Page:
A statement from the bank said: 'During our research and discussion with manufacturers and consultants, we were informed that animal-derived additives are used extensively in the many different types of plastics found in a wide range of household goods used on a regular basis, eg in cosmetics, plastic carrier bags, household detergent bottles, and auto parts'. "Value for money was also a consideration in the Bank's decision", the bank said in a statement.
After facing backlash from vegans, Hindus and Sikhs at the use of animal products in the new plastic £5 note when it went into circulation a year ago the Bank launched a public consultation.
"The bank fully recognises the concerns raised by members of the public, both prior to and during the consultation".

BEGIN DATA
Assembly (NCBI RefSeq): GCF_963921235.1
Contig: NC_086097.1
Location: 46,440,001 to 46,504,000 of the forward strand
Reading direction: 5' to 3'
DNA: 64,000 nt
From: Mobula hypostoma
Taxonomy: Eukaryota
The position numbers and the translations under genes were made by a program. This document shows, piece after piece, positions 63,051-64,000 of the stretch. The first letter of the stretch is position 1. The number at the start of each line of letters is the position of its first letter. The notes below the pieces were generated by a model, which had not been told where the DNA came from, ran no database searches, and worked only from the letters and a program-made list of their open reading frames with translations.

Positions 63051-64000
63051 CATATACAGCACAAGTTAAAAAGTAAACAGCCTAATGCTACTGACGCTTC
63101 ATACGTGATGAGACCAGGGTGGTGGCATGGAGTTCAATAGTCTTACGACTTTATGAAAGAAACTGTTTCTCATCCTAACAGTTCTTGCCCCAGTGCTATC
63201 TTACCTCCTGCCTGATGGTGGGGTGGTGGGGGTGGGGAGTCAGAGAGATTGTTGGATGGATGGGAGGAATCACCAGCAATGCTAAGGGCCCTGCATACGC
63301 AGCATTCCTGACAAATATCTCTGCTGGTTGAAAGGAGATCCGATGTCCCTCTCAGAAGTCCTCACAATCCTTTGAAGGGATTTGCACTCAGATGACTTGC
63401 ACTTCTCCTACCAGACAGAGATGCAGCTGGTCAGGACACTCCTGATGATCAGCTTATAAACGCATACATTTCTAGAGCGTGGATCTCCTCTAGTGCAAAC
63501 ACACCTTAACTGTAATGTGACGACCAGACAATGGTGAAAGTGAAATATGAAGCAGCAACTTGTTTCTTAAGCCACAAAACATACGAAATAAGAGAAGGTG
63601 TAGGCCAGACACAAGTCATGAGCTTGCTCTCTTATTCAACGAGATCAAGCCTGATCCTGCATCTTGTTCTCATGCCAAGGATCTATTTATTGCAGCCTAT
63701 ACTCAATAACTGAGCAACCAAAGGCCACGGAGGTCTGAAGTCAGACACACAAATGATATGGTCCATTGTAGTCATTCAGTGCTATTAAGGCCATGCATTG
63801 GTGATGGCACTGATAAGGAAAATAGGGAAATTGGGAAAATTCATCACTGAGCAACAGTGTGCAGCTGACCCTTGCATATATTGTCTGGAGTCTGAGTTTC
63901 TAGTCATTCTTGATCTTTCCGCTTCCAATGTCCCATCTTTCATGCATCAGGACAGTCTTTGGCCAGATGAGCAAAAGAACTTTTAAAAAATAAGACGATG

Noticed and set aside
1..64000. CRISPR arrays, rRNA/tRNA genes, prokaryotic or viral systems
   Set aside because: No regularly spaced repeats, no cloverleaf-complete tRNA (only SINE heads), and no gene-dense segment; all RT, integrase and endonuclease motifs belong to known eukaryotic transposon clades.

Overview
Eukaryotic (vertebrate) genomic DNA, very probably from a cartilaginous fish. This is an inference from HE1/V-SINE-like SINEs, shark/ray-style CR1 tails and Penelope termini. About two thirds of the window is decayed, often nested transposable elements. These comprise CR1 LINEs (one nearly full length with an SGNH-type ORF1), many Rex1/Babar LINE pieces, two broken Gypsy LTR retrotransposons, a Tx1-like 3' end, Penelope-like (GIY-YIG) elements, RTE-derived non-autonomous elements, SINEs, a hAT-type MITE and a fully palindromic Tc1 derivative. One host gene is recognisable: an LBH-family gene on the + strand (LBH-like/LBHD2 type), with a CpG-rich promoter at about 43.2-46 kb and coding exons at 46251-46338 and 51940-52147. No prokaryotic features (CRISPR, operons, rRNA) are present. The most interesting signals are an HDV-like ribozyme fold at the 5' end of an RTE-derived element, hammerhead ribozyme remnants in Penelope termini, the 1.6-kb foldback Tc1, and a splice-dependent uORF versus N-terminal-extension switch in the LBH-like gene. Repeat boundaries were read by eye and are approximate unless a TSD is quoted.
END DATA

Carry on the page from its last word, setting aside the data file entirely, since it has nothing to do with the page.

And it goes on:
The Bank of England has rejected calls to scrap new banknotes that contain traces of animal fat.
Some vegans and Hindus had called on the bank to remove tallow from the 5-pound note introduced a year ago - Britain's first polymer banknote.
However, the Bank said today the future production of fivers, new £10 notes and new £20s, which are being launched in 2020, will carry on as it has. Of those who expressed a preference, 88 percent objected to the use of animal-derived ingredients in notes, while just under half were against palm oil.
But the Bank said it had to balance this "against its other public duties and priorities" and other evidence it had gathered.
The only alternative for its polymer banknotes was to use more expensive chemicals derived from palm oil, and that its suppliers were unable to commit to that in an environmentally friendly way, the BoE said.
It said it had consulted with the UK Treasury, as the additional cost would have had to have been taken on by the taxpayer.
"Value for money was also a consideration in the Bank's decision".
It adds that the amount of animal products in the notes is "typically less than 0.05%".